Have we lost the art of how to speak to each other?
15th October 2015
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Recognise the funny looking boxes above. Those things called phones. Before our smart phones could do pretty much everything but tie our laces. Do you remember when we used to speak to each other just face to face or using a phone call? Have we progressed in so many ways, yet simply lost the art of how to speak to each other without the medium of technology?

Now I will admit, I am addicted to my phone. Emails, texts, social networking, surfing, I do it all. In fact I was running on the treadmill earlier thinking about this blog idea in my head. I actually stopped, wiped away the sweat and typed a few bullet points into a memo so I didn’t forget. This may be a technology issue, or that I am a workaholic and it’s pretty helpful to capture my ideas quickly, but it’s fundamentally slightly crazy. In my earlier days I used to be both a competitive swimmer and pretty good on the netball court, both in youth and my early work life. What I did in the gym with my phone is the equivalent of me stopping mid swim race, getting out the pool, drying my hands and checking a text. Or saying excuse me umpire could you just call a short break in the match, I need to check my emails. Back then breathing was more of a focus as was winning and the phone was more similar size and weight to the brick I used to throw into the bottom of the pool for the children I was teaching to collect, but still, Smart phone, using it stupidly springs to mind.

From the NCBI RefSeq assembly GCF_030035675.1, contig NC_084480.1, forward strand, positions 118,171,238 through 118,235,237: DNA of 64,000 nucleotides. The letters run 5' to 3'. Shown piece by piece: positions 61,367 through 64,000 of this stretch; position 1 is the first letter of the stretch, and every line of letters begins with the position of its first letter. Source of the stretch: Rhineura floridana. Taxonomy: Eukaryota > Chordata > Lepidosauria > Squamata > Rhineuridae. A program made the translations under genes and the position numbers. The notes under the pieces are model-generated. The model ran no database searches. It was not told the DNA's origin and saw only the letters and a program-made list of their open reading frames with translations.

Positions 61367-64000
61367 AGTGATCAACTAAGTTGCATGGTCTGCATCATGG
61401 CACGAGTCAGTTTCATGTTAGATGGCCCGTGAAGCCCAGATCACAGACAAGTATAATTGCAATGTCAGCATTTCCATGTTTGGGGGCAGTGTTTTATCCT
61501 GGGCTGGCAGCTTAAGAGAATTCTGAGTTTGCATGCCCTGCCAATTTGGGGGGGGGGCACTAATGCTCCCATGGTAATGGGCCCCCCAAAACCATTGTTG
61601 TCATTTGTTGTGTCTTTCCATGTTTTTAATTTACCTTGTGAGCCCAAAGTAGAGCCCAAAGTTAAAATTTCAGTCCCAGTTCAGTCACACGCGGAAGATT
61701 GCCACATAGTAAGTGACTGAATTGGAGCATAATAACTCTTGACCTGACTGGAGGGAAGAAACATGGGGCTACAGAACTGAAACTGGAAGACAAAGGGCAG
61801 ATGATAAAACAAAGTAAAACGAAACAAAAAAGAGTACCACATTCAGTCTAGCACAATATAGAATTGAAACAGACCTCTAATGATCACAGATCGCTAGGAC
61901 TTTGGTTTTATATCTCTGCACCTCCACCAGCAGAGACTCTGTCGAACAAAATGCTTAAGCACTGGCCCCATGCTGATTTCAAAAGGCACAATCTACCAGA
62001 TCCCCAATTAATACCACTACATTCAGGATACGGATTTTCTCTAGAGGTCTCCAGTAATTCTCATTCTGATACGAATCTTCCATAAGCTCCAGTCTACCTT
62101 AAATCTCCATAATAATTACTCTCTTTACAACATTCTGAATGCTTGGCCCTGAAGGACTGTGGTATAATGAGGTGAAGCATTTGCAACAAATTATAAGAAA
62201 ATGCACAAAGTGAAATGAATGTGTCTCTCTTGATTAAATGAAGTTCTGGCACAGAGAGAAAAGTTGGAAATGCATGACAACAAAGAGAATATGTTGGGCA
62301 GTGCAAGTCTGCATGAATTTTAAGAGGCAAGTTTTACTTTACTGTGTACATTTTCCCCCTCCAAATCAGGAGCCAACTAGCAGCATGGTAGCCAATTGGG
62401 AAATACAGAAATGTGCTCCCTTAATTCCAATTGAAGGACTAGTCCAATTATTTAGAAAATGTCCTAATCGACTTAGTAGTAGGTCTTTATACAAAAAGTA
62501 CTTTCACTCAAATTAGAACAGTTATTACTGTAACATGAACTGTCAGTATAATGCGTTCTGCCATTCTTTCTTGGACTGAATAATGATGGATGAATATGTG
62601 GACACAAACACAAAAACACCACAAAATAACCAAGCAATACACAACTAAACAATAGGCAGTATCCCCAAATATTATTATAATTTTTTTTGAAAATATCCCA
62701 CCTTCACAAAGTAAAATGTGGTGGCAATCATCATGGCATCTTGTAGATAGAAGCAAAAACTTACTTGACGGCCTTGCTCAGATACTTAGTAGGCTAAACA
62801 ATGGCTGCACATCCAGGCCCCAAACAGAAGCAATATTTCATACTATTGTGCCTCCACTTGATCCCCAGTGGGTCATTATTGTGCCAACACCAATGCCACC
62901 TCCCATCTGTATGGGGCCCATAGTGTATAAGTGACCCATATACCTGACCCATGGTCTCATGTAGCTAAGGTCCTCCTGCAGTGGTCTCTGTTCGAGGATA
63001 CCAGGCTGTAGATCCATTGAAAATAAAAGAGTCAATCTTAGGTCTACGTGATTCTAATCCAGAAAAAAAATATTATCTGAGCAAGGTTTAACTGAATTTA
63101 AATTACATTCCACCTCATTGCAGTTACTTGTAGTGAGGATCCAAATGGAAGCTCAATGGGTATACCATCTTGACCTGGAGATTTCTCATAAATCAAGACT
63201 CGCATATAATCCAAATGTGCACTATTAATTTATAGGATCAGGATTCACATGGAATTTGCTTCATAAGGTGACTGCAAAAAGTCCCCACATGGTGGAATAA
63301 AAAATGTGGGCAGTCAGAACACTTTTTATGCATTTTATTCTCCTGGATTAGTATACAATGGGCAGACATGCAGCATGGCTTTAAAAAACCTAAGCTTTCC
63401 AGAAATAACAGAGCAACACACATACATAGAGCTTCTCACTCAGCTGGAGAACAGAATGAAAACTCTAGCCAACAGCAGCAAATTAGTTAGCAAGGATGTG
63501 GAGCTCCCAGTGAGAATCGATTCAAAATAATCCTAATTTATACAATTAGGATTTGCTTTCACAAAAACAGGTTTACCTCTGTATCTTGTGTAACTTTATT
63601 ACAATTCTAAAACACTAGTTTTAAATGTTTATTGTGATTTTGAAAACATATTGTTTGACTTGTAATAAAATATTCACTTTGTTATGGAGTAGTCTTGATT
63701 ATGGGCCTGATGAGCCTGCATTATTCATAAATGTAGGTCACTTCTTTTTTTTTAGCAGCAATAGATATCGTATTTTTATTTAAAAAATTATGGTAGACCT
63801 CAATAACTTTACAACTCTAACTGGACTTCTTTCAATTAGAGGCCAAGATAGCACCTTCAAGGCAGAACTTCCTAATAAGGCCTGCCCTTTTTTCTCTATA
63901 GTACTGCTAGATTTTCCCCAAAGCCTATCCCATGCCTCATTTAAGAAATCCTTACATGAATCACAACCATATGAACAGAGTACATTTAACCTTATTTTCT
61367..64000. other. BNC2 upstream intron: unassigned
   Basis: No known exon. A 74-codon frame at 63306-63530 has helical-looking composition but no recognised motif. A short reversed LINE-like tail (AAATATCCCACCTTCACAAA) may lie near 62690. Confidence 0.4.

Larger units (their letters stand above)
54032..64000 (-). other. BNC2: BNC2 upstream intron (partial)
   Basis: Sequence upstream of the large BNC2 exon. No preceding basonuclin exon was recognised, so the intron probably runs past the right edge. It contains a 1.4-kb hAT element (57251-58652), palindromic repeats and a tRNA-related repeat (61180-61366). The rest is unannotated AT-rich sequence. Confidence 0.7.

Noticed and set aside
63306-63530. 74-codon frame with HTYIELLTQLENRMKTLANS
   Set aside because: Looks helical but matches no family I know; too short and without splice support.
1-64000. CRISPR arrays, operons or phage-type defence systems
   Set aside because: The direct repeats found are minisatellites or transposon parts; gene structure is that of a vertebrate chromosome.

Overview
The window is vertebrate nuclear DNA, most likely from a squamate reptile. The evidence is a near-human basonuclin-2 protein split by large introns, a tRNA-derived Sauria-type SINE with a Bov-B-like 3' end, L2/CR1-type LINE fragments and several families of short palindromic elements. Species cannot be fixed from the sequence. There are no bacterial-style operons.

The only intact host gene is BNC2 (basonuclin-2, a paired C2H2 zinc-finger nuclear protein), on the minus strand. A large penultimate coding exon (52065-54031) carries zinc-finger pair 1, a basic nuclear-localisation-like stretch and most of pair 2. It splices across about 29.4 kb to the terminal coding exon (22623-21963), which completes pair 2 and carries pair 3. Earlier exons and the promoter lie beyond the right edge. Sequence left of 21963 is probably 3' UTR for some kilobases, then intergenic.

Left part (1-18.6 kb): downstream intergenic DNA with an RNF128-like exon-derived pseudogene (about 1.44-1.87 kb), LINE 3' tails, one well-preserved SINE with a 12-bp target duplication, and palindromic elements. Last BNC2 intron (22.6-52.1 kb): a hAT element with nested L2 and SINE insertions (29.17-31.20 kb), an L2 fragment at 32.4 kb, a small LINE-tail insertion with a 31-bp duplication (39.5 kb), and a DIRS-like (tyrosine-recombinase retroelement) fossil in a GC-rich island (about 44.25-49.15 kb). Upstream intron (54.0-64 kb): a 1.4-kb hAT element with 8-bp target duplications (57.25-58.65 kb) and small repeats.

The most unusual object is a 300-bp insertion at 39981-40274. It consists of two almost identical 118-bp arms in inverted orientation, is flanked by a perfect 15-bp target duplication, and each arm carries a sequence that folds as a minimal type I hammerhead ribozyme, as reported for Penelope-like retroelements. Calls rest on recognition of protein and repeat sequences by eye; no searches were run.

Smart phones are amazing, my business needs technology and I use it to the full, but is there a compromise here, have we lost the art of face to face communication? I think we can all be guilty of texting or emailing when it would be better to make a call or speak face to face.

 Below are three rules that may just help reinvigorate the art of the spoken word.

Be mindful of who you are with

We have all gained a nasty habit of being with people whilst talking to or reading about others. I have carried out one to one training and had their phones going crazy as people are so in demand. I have been to dinner with people who tag me into a location telling everyone else they are having dinner with me. Just have dinner with me, talk to me, engage with me, and don’t tell everyone else you are with me whilst not talking to me. Of course the fact I know they have tagged me makes me just as bad!

In business, people have meetings with one person or group while checking emails from another person on the phone. Would you in a meeting start talking to one person, turn your back on them mid conversation and talk to another. Probably not but we do this with phones.

First rule, be with the people you are physically with, engage, speak, listen and focus and stop worrying about the rest of the world for a while.

Go phoneless